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27
SelfOrganizing Maps In Natural Language Processing
, 1997
"... Kohonen's SelfOrganizing Map (SOM) is one of the most popular artificial neural network algorithms. Word category maps are SOMs that have been organized according to word similarities, measured by the similarity of the short contexts of the words. Conceptually interrelated words tend to fall i ..."
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Kohonen's SelfOrganizing Map (SOM) is one of the most popular artificial neural network algorithms. Word category maps are SOMs that have been organized according to word similarities, measured by the similarity of the short contexts of the words. Conceptually interrelated words tend to fall into the same or neighboring map nodes. Nodes may thus be viewed as word categories. Although no a priori information about classes is given, during the selforganizing process a model of the word classes emerges. The central topic of the thesis is the use of the SOM in natural language processing. The approach based on the word category maps is compared with the methods that are widely used in artificial intelligence research. Modeling gradience, conceptual change, and subjectivity of natural language interpretation are considered. The main application area is information retrieval and textual data mining for which a specific SOMbased method called the WEBSOM has been developed. The WEBSOM metho...
Tenacious Tortoises: A formalism for argument over rules of inference
 Computational Dialectics (ECAI 2000 Workshop
, 2000
"... As multiagent systems proliferate and employ different and more sophisticated formal logics, it is increasingly likely that agents will be reasoning with different rules of inference. Hence, an agent seeking to convince another of some proposition may first have to convince the latter to use a rule ..."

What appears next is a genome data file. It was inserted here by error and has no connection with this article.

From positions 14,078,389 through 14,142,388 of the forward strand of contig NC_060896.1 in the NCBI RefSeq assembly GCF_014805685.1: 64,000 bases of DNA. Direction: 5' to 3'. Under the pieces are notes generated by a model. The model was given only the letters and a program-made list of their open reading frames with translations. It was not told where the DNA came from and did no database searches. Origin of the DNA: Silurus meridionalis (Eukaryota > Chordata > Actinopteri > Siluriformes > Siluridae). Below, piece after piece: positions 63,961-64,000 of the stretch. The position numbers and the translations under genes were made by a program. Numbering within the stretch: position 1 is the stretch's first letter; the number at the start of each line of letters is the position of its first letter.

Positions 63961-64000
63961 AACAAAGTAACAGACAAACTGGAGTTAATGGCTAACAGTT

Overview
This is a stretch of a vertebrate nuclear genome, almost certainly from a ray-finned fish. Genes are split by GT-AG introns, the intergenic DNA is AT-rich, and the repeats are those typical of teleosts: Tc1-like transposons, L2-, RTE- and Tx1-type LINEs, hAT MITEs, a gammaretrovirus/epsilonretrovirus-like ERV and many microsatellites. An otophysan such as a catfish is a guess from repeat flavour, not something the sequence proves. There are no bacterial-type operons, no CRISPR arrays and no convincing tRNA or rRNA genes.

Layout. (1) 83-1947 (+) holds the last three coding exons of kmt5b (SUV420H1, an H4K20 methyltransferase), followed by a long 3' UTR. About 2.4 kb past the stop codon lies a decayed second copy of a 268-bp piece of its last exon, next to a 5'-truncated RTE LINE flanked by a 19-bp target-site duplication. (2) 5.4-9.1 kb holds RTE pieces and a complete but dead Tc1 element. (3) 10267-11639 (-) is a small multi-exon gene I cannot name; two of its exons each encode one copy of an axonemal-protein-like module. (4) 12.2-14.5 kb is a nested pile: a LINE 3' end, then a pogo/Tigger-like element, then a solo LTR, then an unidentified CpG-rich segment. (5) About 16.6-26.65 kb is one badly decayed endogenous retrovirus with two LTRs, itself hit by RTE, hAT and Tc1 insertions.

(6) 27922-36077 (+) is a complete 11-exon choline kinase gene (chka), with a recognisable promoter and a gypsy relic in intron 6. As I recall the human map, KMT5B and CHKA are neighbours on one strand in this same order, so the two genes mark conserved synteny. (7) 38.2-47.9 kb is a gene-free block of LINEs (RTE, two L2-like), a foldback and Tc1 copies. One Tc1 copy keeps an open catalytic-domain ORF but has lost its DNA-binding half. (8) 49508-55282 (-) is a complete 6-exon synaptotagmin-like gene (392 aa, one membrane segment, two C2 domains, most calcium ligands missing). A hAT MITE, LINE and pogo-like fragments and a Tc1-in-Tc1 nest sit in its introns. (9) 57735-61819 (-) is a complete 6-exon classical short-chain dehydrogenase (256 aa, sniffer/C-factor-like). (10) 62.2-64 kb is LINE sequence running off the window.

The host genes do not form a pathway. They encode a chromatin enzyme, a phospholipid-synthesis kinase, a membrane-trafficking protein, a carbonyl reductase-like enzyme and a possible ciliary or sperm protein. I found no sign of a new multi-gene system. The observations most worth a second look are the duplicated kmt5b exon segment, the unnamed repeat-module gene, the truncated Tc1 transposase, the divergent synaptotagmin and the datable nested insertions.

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As multiagent systems proliferate and employ different and more sophisticated formal logics, it is increasingly likely that agents will be reasoning with different rules of inference. Hence, an agent seeking to convince another of some proposition may first have to convince the latter to use a rule of inference which it has not thus far adopted. We define a formalism to represent degrees of acceptability or validity of rules of inference, to enable autonomous agents to undertake dialogue concerning inference rules. Even when they disagree over the acceptability of a rule, two agents may still use the proposed formalism to reason collaboratively. 1
Reason and Rationality
"... Over the past few decades, reasoning and rationality have been the focus of enormous interdisciplinary attention, attracting interest from philosophers, psychologists, economists, statisticians and anthropologists, among others. The widespread interest in the topic reflects the central status of rea ..."
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Cited by 9 (2 self)
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Over the past few decades, reasoning and rationality have been the focus of enormous interdisciplinary attention, attracting interest from philosophers, psychologists, economists, statisticians and anthropologists, among others. The widespread interest in the topic reflects the central status of reasoning in human affairs. But it also suggests that
The philosophical significance of Cox’s theorem
 International Journal of Approximate Reasoning